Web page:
Angela Shepherd on Greenfield

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In recent months lots has been said about the future of Greenfield, both in this blog and on Facebook. The Times Gazette has also ran a number of articles about events and programs underway that hope to improve the quality of life in the community. In that vein Times Gazette reporter and McClain graduate, Angela Shepherd, has penned an editorial column that we all need to read:

A former Greenfieldian and McClain grad has in recent months devoted his time and efforts to trying to envision a better Greenfield and to get the seemingly skeptical masses involved in that vision, too.

Once upon a time, Greenfield was thriving. Various shops, stores, services, even factories, were not in short supply offering goods, services, and jobs.

But, times have changed. The little man has been pinched out by big business, and that is true for every place.

But that doesn’t mean that Greenfield has to remain on the edge of death.

What we need, perhaps, is vision, faith, hope, some elbow grease and a whole lot of not giving up.

Doug Karnes, who now is an architect in Kentucky, comes back to Greenfield twice a month and makes himself available to anyone interested in offering their two cents on how to breath some life into Greenfield.

Karnes has taken an inventory of all manner of places around the village, constructed maps, laid out ideas, designed logos. He’s held one public meeting on the matter and plans to hold two more, all with a specific theme to help those who attend follow with and hopefully join in on the vision for the village.

Karnes said he plans to be presenting 25 fully-designed ideas during July’s Greene Countrie Towne Festival.

In January Karnes visited the Greenfield Rotary Club at their weekly meeting and shared 10 detailed ideas for growth.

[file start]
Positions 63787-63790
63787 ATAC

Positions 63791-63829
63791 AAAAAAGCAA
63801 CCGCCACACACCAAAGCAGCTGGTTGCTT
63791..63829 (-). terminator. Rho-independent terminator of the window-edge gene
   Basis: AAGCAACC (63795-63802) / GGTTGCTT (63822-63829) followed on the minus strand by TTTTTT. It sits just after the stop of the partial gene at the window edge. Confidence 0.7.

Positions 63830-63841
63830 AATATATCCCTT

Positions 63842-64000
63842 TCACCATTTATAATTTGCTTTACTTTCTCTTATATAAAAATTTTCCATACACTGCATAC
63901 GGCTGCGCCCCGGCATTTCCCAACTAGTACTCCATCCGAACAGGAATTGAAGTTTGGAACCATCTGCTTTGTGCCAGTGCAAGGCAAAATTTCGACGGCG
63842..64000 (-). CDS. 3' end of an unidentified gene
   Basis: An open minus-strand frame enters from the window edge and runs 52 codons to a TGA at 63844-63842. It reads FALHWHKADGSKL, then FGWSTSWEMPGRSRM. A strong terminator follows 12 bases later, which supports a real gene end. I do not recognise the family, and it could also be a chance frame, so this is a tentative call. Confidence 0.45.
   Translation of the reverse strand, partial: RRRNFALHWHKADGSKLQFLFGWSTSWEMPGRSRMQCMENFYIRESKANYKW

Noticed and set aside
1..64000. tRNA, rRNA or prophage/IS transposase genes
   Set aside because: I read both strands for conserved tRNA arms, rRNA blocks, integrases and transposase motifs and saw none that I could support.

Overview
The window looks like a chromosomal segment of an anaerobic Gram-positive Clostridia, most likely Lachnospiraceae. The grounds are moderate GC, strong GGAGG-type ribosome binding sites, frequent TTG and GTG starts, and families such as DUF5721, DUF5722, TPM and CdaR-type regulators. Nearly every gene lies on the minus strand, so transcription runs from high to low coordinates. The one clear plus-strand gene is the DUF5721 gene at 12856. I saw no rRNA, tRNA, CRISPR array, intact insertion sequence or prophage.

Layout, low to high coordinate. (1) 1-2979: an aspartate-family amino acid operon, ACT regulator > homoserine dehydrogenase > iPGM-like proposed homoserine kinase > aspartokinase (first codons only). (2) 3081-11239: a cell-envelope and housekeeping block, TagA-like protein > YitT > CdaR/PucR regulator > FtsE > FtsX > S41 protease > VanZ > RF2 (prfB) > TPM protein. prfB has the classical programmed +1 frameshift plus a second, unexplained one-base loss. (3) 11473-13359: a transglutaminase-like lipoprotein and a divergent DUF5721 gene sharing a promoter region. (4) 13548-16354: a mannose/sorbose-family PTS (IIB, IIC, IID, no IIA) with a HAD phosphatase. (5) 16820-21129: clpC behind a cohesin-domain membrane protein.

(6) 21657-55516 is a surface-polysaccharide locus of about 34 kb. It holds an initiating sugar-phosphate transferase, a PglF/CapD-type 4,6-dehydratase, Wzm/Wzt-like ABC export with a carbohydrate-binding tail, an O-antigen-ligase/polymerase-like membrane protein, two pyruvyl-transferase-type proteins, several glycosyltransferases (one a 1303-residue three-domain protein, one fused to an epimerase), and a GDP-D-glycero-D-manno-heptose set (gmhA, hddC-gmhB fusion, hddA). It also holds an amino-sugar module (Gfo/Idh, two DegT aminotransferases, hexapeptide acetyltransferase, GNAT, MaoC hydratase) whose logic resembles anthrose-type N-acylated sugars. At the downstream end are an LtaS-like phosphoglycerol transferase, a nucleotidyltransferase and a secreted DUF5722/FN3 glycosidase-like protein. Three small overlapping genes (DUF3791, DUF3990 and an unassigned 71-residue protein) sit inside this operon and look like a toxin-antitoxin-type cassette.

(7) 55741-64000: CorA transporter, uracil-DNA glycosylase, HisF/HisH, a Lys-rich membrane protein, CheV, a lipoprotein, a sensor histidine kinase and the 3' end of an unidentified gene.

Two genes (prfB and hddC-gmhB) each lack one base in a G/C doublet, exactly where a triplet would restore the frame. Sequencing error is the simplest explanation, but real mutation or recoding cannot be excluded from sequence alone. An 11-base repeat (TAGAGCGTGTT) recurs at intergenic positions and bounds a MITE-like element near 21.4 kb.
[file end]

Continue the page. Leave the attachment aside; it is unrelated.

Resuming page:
I am not an ideas person.

But apparently Karnes is. At one point, he told Rotarians that while he didn’t have a million dollars to get the ball rolling, he had plenty of ideas to share.

And Karnes welcomes any questions and feedback on what he is trying to do, which is breath life into a town that has seen better days.

I watched the presentation. I saw the logos and heard the plans and could envision these things clear as day as Karnes laid them out.

While we need capital, for sure, I think what we need more than anything is enough people to believe that at least a few of these things are very, very possible and could do a lot to make our little town shine.

But, I noticed when I tried to bring some of these ideas up to people later in the day, fired up as I was after the presentation, I was met with skepticism before I even finished my first couple sentences.

Maybe these ideas won’t work.But, maybe they will. Even if one came to fruition that would be a good thing.

The one question Karnes asked that has continued to ring through my brain since that meeting is what does Greenfield have that no other place has?

Plenty, was what I thought to myself.

But Karnes jumped right in reminding every one of us of what is right under our noses all the time.

Some of those highlights, those things that belong only to Greenfield, is Paint Creek on the village’s eastern edge, the village’s proximity to two state parks, and our town’s own particular history which includes C.R. Patterson & Sons Company, which was America’s first African-American automobile manufacturer with the introduction of the Patterson-Greenfield automobile in 1916.

How do we forget this stuff is all here, buried under our discontent? Let’s dig it up, knock off the dirt, and show it off!

While times have changed everywhere, ‘burgs big and small gotta change, too.

I applaud Karnes for his vision, and it is my sincere hope that enough people can join him in it.

Even if you think it’s a futile exercise, dreaming these dreams, do yourself and your town a favor by at least lending Karnes your ear at one of the meetings, maybe even providing a little positive feedback of your own, checking out the Facebook page, daring to dream a little yourself.

And remember, every idea in the history of the world that ever worked had to first be given a chance to work.

Reprinted from the February 12, 2014 edition of the Times Gazette newspaper.

An old saying came to mind while reading about the naysayers Angela encountered so quickly following Doug Karnes’ presentation, “If you’re not a part of the solution get out of the way so we can get to the solution.” You know, that might not be an old saying. Maybe I just made it up! Whichever, if the shoe fits…!

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